On budgets and systems, re cities and economies

There is a great tendency in all levels of government to put incoming revenue into a big undifferentiated bucket, and take expenditures out without connecting source and drain in any logical way. This makes responsibility hard to define when departments or cities or states go bankrupt.

One small example of this occurred long ago in Ontario, when the MNR (Ministry of Natural Resources) was compelled to introduce fishing licenses. Apparently this cost the MNR some 17 million dollars, and brought in some 35 million dollars. However when the MNR asked for some of that revenue, it was denied. Planned program expansions died.

Cities can do the same thing but with less obvious instances. I believe that Mississauga has done this for ages: taken in development fees and used that to fund various construction and infrastructure, without considering the eventual ongoing cost of maintaining and upgrading that infrastructure. This is great so long as maintenance is low (the new suburbs are mostly new) and new development is growing.

Once development slows and infrastructure ages, the fact that the development / tax for suburbs was never balanced, suddenly makes the city’s finances look less than ideal.

I submit that this is a form of Ponzi scheme, which only works as long as more and more players can be pulled into the development.

It would appear that the world economy is in a similar situation. Governments borrow money they apparently (think of Greece, Ireland, and soon Italy, Spain, and Portugal, perhaps) can not repay except by borrowing more money. Government can spend the borrowed money on civil servant pensions, public works, et cetera and create an apparently wealthy economy. However when the music stops, and money can no longer be borrowed, the sins of the past decade or two demand payment now.

In the United States there has been a movement of manufacturing offshore. The DOHA round of trade negotiations was all about patent and copyright protection, the submission of other nations to the big few’s demands that those infringement concerns be solidly enforced by law, police, and jails. (See Information Feudalism, the book, for details on this.) This movement of the means of production of real physical wealth went largely unnoticed. On top of this, many service sector jobs – especially those involving telephone support or sales – were also outsourced across oceans.

Nevertheless US citizens seemed to be able to keep spending. How was this accomplished? by dropping interest rates and convincing significant numbers of citizens to refinance mortgages and spend the difference in monthly payments. Add in a slew of “NINJA” (No INcome, No Job, nor Assets) mortgages, and the oncoming crash was inevitable.

What nobody seems willing to say out loud (except perhaps David Olive in the Toronto Star) is, we will now pay for the fact that a lot of what we own is actually done on credit. Home foreclosures are becoming all too common.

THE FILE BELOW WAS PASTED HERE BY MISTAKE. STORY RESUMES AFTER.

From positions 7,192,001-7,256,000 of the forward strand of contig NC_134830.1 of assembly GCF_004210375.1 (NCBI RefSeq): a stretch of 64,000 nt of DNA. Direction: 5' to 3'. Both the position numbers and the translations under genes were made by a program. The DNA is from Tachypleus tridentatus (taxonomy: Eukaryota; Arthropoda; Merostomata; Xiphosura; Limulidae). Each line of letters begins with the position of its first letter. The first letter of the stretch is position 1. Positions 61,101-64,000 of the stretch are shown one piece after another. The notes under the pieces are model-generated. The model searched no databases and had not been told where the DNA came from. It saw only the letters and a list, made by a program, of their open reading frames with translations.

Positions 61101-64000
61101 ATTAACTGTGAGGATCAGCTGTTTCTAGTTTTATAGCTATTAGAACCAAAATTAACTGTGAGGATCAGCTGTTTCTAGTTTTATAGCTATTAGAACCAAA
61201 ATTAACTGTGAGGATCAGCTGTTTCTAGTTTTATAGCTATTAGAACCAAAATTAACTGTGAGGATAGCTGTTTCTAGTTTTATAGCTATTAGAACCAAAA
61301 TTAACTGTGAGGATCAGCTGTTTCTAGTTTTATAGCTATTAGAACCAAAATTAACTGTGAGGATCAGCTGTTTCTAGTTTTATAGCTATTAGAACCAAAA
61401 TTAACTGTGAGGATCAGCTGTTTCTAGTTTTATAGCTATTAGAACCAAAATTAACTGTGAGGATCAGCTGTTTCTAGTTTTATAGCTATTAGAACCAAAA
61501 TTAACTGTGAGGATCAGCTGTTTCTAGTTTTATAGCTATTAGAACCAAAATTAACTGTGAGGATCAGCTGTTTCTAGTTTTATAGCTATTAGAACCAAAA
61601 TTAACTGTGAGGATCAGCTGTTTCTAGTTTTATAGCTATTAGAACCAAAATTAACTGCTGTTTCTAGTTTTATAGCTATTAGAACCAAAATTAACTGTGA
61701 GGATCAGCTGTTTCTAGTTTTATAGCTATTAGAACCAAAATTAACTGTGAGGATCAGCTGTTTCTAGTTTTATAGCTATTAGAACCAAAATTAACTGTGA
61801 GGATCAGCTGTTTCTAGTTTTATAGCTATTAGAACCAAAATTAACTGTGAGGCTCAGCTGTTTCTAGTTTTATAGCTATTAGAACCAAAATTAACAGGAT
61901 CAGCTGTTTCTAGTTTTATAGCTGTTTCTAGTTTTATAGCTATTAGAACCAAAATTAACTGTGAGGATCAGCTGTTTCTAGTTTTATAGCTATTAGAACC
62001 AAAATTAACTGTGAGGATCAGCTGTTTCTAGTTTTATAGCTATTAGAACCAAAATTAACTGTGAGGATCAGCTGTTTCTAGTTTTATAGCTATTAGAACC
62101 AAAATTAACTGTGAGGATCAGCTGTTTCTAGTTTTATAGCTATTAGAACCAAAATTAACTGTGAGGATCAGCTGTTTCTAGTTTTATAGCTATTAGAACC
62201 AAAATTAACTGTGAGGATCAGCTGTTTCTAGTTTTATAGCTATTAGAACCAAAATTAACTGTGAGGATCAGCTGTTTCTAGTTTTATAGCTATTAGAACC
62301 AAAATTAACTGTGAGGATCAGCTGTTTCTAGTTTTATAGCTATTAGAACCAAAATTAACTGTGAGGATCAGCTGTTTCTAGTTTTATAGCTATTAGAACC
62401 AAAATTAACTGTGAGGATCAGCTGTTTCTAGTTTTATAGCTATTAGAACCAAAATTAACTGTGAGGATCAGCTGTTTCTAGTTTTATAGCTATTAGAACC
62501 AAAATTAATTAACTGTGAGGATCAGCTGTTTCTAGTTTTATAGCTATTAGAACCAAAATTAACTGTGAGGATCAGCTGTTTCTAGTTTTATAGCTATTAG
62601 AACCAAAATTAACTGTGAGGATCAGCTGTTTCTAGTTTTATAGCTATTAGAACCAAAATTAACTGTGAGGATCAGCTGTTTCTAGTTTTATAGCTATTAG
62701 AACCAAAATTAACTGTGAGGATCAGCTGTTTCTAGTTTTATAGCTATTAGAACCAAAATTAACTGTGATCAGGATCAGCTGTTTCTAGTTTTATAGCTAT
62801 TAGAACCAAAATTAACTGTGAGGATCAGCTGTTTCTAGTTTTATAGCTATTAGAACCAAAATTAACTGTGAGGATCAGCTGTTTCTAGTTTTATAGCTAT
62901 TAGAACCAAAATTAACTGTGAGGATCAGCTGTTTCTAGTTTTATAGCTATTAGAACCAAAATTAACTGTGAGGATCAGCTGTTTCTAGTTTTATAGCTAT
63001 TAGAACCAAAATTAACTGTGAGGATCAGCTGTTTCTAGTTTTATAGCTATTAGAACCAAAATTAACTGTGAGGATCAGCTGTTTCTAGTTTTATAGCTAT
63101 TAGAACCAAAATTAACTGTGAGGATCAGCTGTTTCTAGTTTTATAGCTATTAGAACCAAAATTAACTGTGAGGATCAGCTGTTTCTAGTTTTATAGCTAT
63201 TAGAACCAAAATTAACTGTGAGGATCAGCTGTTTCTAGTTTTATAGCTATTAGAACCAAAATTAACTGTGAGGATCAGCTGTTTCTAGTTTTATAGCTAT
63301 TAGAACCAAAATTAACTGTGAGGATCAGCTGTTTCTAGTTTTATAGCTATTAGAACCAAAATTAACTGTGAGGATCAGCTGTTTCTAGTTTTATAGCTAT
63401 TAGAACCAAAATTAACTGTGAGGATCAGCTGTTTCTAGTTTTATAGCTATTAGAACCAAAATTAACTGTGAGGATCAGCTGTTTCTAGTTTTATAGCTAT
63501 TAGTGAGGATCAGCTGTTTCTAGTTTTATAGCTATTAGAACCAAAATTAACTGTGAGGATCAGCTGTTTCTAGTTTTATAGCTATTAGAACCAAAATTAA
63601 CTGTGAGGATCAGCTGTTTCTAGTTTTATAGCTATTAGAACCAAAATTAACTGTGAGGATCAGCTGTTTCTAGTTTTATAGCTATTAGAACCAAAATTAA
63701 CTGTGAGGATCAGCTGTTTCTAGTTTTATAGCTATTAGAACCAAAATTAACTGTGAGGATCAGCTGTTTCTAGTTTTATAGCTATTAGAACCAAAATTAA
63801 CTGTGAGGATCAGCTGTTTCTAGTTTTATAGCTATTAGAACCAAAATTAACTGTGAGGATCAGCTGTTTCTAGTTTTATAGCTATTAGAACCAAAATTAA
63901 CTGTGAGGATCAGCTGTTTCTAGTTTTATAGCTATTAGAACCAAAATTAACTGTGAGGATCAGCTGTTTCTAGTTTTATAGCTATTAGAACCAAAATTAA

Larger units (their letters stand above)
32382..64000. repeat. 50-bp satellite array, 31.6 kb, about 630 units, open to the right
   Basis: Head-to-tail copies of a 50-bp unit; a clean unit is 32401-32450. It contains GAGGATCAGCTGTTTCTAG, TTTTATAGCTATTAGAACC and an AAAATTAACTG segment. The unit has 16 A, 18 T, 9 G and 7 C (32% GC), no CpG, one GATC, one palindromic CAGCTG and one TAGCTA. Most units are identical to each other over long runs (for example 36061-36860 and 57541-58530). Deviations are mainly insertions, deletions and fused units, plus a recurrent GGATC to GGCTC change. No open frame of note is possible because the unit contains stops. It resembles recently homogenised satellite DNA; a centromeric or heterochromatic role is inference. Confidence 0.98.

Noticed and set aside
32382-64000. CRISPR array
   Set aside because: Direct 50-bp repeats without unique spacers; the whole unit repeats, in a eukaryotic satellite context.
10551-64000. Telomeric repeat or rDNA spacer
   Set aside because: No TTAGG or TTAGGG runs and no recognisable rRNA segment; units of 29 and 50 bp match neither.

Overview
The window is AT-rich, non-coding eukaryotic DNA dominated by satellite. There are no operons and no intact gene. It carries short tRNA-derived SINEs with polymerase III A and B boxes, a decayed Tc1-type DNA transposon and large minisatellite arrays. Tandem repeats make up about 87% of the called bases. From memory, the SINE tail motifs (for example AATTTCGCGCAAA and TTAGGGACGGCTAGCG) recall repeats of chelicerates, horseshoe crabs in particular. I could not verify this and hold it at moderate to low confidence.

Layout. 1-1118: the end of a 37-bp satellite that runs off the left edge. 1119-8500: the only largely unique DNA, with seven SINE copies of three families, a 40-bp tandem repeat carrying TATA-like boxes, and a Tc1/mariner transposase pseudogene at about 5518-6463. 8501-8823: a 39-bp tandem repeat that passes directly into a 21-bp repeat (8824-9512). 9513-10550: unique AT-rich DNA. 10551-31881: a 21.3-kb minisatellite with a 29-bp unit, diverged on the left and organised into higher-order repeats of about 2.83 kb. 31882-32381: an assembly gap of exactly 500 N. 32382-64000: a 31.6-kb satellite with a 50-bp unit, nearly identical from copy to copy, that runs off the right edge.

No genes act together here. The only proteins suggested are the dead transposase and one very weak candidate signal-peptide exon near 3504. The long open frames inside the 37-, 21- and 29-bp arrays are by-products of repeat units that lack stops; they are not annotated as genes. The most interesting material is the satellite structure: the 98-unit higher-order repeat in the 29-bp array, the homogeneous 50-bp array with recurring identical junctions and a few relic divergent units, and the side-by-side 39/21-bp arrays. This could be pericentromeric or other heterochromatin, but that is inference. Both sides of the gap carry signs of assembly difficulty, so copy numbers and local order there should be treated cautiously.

Government and EU finance “experts” insist that the way out of this is through austerity. This is incorrect, as several economists have tried to point out. The IMF generally insisted on austerity before helping countries out in the past, and in general this made the citizens’ lives worse while killing tax revenues, jobs, and critical services. (Note that Dominique Strauss-Kahn spoke out against this practice about one week before he was famously put in jail over the weekend on serious charges, in a case that later collapsed.)

There is a catch in stimulus spending: it had better work. Once the stimulus is spent, citizens better become employed, pay taxes, and help the government pay down the debt incurred.

What if the above glib assumption is untrue? What if it is no longer possible for enough manufacturing growth, generating some foreign sales, to bring cash back into a country?

I am reminded that a technical device like an Ipod can be made abroad, then sold domestically, with the component manufacturers grossing one third of the customer price while the patent holder and distributors pocket two thirds of that same customer price. One wonders where all that lovely profit goes, since there seems to be little domestic manufacturing required. One could suspect that it goes into monstrous executive bonuses.

The system is broken. Mississauga may not be in as much trouble as I think it is, but time will tell. Europe may weather the storm of austerity, unemployment, and vast income disparity, but the demonstrations in capital cities look pretty intense. The United States may somehow coast out of this depression with austerity measures, but my personal bet is a repeat of the “dirty thirties” with long slow painful jobless no-growth years, maybe decades.

We need leaders, both corporate and political, that understand what it means to have money leave the country, leave the middle class, leave the city coffers. They need economists to suggest that balancing cash flows is the only sustainable way to manage anything. We need to revive Henry Ford’s view, that he made products his workers could buy. Note I said made, not imported, products.

We need taxes on individuals and corporations that are commanding the vast majority of the cash in the system. Those tax revenues should be building the infrastructure of the present and future, and doing it with local employment, local inputs, local corporations.

Globalization is a giveaway. Eventually an ordinary citizen, due to unemployment, will be not be able to buy an Ipad or a Blackberry, except for a privileged few, who will be forced to live in gated communities for their personal safety. Everyone else will be poor and desperate.

Stimulus is a gamble. It also appears to be the only risk with a potentially positive outcome.

Leave a Reply

Your email address will not be published. Required fields are marked *